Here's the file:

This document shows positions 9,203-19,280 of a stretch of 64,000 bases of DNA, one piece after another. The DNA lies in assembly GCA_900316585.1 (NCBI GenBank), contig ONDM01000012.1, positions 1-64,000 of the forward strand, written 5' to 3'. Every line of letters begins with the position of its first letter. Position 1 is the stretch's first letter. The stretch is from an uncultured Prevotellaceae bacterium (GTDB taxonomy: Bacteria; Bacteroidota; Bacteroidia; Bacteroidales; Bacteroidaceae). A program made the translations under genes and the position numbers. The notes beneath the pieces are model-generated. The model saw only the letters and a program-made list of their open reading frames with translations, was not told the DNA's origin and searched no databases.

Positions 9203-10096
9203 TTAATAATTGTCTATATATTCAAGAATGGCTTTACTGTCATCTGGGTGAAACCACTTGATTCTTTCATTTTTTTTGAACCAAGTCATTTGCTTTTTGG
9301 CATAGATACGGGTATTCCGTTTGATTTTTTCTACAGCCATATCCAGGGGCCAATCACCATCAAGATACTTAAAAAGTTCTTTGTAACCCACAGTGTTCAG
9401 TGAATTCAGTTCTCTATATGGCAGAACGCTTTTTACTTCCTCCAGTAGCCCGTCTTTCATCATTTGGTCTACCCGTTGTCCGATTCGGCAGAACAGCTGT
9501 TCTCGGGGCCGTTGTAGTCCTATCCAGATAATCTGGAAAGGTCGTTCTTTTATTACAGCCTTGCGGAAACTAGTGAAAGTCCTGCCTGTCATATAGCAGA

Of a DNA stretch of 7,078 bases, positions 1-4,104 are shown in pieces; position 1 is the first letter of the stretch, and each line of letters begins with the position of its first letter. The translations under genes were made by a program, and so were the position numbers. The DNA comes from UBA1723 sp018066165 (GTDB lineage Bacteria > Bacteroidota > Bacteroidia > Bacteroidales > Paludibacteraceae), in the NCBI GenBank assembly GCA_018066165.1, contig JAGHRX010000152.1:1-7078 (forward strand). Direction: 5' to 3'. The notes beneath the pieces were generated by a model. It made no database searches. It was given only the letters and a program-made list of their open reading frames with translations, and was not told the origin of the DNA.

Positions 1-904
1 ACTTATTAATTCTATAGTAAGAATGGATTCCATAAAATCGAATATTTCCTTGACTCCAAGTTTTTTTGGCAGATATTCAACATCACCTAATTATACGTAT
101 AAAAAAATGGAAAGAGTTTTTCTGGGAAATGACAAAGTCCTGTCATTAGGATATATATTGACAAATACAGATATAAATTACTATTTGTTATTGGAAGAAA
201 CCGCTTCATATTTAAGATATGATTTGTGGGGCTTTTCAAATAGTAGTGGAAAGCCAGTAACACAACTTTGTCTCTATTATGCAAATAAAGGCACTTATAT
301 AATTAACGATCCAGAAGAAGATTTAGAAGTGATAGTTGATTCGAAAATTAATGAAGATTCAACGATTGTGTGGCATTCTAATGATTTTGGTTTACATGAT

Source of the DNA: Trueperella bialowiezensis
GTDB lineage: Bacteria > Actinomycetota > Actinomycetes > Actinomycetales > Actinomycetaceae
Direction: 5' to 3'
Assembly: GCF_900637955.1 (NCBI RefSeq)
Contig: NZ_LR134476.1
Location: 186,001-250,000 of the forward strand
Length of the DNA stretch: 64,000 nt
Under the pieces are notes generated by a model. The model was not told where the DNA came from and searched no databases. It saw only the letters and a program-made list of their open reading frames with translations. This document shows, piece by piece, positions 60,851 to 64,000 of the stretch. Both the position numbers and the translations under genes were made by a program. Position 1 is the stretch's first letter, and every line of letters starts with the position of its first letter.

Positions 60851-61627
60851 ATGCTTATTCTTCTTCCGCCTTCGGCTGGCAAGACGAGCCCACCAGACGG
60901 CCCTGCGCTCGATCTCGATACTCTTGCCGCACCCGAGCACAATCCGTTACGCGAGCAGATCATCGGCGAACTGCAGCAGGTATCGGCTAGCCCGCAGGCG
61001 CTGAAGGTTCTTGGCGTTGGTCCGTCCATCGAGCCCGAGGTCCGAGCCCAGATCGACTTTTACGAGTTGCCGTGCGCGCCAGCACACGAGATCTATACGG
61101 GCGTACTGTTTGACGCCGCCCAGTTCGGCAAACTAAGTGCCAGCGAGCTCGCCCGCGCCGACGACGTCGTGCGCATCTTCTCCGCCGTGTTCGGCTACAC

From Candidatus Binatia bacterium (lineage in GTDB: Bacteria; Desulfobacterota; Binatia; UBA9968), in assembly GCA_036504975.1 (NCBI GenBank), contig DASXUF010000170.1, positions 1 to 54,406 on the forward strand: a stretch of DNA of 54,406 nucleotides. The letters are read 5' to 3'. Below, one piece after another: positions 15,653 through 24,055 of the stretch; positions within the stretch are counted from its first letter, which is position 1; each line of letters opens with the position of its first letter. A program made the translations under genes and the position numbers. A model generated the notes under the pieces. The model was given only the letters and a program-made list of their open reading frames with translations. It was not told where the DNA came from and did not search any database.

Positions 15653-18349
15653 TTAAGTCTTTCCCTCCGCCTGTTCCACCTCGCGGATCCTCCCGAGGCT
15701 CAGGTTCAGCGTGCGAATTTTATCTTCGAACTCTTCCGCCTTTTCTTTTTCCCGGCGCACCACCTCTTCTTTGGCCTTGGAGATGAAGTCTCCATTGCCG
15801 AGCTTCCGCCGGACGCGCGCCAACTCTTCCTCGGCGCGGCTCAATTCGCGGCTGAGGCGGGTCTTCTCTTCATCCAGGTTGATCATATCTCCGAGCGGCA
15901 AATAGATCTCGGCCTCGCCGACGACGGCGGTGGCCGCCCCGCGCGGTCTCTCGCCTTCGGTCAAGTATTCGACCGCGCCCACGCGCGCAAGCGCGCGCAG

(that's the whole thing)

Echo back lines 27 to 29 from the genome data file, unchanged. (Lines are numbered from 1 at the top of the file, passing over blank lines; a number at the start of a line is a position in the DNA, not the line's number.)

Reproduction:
Positions 15653-18349
15653 TTAAGTCTTTCCCTCCGCCTGTTCCACCTCGCGGATCCTCCCGAGGCT
15701 CAGGTTCAGCGTGCGAATTTTATCTTCGAACTCTTCCGCCTTTTCTTTTTCCCGGCGCACCACCTCTTCTTTGGCCTTGGAGATGAAGTCTCCATTGCCG